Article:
Sex and technology have merged. And folks, I'm not seeing a divorce on the horizon. Ever since the Internet arrived, our sexual and romantic lives have become more and more digitized, with "sexnology" offering opportunities for connection, dissociation, and everything in between.
CES made clear how much our whole notion of what a computer does is changing. Only a few short years ago, we used computers only at our desks. Now there are laptops, netbooks, the Mac Air, Ultrabooks and tablets of all sizes.
The explosion in new technologies to track everything from our sleep to our miles logged enables a new approach to health and fitness -- data-driven, measurable, visual and social.
What does it mean to be "global"? Are we talking values? Experiences? Merchandise? All of the above?
Technology companies designing solution-based products for women are few and far between. But a few entrepreneurs are filling the void left by major technology companies by actually designing products to fit women's lifestyles instead of just "pinkifying" them.
The Consumer Electronics Show is now over, tens of thousands of devices have been unplugged, the U.S. power grid has returned to normal, and I have finally begun to decompress. And able to step away, I can now see the madhouse circus zoo in a better perspective.
Society and technology have evolved much faster than our instincts, leaving us vulnerable to adverse influences. But unlike lower animals duped by parasitic species, humans sell supernormal stimulus to each other for a profit.
CES is an ultimate gadget fest. It reflects its era. Now is the time for CES to celebrate its renaissance as a trade show, but for me and my company, it's time to return to the fuel that will drive every gadget seen: content.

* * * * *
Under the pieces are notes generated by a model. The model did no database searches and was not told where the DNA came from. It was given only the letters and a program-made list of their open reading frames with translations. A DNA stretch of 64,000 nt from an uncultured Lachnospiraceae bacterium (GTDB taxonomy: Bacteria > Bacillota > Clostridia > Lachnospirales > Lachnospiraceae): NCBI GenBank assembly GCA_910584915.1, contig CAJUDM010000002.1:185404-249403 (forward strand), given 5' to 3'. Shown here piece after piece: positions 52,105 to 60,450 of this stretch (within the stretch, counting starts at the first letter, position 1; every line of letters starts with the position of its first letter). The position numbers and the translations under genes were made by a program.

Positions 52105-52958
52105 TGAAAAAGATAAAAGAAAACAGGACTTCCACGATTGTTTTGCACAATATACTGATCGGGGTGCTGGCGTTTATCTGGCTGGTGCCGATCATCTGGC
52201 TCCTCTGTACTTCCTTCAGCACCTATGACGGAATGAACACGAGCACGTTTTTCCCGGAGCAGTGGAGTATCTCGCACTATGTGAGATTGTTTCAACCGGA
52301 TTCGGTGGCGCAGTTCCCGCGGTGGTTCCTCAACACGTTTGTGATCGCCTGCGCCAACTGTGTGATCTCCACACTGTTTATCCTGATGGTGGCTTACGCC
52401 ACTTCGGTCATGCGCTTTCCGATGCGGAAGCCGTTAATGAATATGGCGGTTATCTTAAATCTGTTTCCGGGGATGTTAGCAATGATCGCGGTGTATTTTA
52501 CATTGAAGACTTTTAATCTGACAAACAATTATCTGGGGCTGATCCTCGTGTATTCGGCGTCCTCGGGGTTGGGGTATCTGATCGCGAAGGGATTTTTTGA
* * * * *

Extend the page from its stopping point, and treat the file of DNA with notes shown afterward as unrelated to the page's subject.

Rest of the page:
If car manufacturers really want to have something that resembles an app store, they are going to have to put their heads together and play it smart. As with everything else, there is a right way and wrong way of doing it.
Yes there were bigger TV's, thinner TV's, TV's with the most incredible picture quality, more tablets, more phones, more games and even fridges that talk to you. Loads of great stuff. But not loads of surprises.
LAS VEGAS --TV and video planning have been moving closer in recent years, and all signs point to 2013 as the year the two will finally merge, predic...
We could be in for more and more sensing and talking devices in our lives. But I'm not sure I want my fork, toothbrush, and other everyday utensils and equipment talking to me.
Everything I saw tech-wise with some of these amazing devices allows me to redefine CES from Consumer Electronics Show to Creatively Evolved Storytelling.
Does the lack of a breakout product signal the beginning of the end for CES or the digital revolution, overall? Nah, we're likely just taking a bit of a pause before the next wave of product innovation. That said, on behalf of consumers, I say let's enjoy it.
Last week, about 40 members of the CNET.com editorial staff met at the CES trade show in Las Vegas to select the website's official Best of CES product.
LAS VEGAS - The auto is emerging a a new sort of media environment, where driving under 30 miles per hour, a prototype Audi allows drivers to travel...